A bright undergraduate at Oxford University has had to turn down a job to become sports president as she has been refused a work visa under the government's strict new regulations.
Heather Mayer, a US national, will be forced to go back home in six months time due to the home office's immigration policy.
A student at St Hilda's college, Mayer was elected president of the university's sports federation, which is a year-long, full-time paid job starting in the autumn.
Mayer's announcement was first reported by student newspaper the Cherwell.
An email from the current president to the sports federation read: "Despite the efforts of the University Visa and Immigration Department, Heather has not been able to fulfil the requirements to obtain a visa to stay in the UK to work for the Sports Department beyond October 2013."
Mayer told Cherwell: "I am extraordinarily frustrated by the new laws. It seems they were enacted as an easy way to score political points without considering whom they actually affect.
"I think most people don't realise that laws like these affect a lot of people whom they would probably like to have in the country. Had this been last year, I'd be applying for a post-study work visa and there would be no problems whatsoever. But times have changed, and I can't do anything about it."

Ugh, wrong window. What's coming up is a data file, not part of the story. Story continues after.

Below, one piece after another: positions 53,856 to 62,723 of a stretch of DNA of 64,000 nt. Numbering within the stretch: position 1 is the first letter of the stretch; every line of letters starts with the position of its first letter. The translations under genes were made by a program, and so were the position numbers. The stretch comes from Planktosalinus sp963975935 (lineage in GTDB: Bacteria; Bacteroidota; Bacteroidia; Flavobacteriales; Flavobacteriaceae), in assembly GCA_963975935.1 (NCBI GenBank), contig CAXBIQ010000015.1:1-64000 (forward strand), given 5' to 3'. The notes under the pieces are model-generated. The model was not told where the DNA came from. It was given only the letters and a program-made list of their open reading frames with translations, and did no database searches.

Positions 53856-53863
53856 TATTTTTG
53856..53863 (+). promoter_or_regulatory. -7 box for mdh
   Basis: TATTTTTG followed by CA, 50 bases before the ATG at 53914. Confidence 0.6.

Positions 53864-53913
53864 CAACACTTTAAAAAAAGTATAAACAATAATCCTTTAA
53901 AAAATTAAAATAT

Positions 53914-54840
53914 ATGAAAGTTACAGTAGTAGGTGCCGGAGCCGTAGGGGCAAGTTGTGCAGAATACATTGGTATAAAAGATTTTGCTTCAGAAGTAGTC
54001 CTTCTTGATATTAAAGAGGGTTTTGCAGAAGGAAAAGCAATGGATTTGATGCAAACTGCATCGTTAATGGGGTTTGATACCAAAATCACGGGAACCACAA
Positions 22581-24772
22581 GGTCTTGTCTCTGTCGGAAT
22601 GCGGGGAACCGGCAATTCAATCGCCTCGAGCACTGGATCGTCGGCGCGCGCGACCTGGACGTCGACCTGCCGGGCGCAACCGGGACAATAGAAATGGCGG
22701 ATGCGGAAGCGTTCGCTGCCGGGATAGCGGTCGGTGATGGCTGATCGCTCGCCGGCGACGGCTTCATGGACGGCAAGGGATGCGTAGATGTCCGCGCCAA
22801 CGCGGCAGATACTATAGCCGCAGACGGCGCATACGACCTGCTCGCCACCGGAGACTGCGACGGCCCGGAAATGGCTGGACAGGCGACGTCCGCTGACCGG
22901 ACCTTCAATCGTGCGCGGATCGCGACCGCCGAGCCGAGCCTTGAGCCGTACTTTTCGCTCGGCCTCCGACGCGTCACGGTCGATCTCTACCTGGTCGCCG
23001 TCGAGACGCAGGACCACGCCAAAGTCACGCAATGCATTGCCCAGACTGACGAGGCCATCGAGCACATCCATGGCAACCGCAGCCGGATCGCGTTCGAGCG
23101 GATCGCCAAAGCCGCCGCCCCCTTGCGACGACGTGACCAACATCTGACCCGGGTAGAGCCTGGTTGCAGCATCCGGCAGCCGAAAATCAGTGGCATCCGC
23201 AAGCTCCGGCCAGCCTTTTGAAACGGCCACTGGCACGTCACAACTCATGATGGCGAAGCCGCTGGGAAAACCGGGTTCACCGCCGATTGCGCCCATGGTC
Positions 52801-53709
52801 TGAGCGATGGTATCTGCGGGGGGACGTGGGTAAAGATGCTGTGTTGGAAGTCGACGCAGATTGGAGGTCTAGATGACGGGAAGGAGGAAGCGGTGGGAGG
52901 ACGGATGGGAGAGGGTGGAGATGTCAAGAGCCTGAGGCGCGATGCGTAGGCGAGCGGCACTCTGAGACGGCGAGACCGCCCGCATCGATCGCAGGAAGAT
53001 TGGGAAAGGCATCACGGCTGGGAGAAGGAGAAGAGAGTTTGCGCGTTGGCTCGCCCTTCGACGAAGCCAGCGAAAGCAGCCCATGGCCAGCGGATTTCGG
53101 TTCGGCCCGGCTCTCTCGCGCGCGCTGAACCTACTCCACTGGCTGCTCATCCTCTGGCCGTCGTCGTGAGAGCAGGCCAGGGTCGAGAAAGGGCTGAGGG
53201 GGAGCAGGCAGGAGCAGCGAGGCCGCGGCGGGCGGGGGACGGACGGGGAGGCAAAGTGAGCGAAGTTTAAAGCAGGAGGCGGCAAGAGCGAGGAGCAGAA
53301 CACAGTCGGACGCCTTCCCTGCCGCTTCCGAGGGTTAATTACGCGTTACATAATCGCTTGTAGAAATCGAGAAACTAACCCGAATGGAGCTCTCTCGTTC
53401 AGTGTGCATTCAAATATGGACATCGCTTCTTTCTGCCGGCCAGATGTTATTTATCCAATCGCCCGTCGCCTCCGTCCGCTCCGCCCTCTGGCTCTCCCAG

Daniel Stevens, the National Union of Students' international officer, said: "Theresa May and David Cameron insist that they want the best and brightest students from around the world but Heather Mayer has been chosen by her peers as the best person to promote their sporting activities and will not be able to take that position simply because she doesn’t hold an EU passport.
“The government have been attempting to score cheap political points by tightening restrictions on international students and graduates but it’s increasingly clear that as with so much of their education policy it has not been properly thought through.”
The government's policy on student visas has been heavily criticised by MPs, who say the tough rules are deterring students from studying in the UK.
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